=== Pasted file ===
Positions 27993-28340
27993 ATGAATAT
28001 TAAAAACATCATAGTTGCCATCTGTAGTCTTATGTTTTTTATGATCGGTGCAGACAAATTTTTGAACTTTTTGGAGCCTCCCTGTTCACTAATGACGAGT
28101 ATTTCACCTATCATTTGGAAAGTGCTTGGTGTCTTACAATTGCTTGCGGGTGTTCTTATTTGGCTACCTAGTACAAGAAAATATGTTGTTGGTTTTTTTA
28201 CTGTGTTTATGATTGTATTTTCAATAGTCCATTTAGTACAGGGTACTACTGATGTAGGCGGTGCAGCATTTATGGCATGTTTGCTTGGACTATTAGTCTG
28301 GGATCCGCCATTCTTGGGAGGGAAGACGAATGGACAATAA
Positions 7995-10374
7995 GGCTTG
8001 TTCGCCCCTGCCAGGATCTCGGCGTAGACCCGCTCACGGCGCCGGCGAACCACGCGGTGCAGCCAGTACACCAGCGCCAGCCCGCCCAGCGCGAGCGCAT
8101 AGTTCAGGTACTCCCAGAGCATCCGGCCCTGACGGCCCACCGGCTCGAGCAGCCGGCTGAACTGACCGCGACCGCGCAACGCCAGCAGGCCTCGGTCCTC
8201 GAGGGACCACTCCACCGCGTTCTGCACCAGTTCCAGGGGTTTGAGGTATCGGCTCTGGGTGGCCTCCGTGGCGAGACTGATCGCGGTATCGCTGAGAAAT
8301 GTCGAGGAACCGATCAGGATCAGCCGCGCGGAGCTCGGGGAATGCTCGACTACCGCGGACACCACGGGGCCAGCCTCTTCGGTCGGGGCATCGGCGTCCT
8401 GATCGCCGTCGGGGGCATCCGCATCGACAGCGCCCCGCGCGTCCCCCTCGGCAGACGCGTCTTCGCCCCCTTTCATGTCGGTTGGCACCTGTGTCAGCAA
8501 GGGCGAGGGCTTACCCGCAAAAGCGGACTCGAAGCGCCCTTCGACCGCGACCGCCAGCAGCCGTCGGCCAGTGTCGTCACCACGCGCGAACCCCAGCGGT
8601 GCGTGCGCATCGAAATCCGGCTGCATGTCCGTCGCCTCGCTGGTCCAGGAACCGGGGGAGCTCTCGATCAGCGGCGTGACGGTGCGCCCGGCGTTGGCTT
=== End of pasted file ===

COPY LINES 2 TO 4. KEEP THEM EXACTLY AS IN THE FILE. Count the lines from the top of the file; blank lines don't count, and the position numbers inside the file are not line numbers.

27993 ATGAATAT
28001 TAAAAACATCATAGTTGCCATCTGTAGTCTTATGTTTTTTATGATCGGTGCAGACAAATTTTTGAACTTTTTGGAGCCTCCCTGTTCACTAATGACGAGT
28101 ATTTCACCTATCATTTGGAAAGTGCTTGGTGTCTTACAATTGCTTGCGGGTGTTCTTATTTGGCTACCTAGTACAAGAAAATATGTTGTTGGTTTTTTTA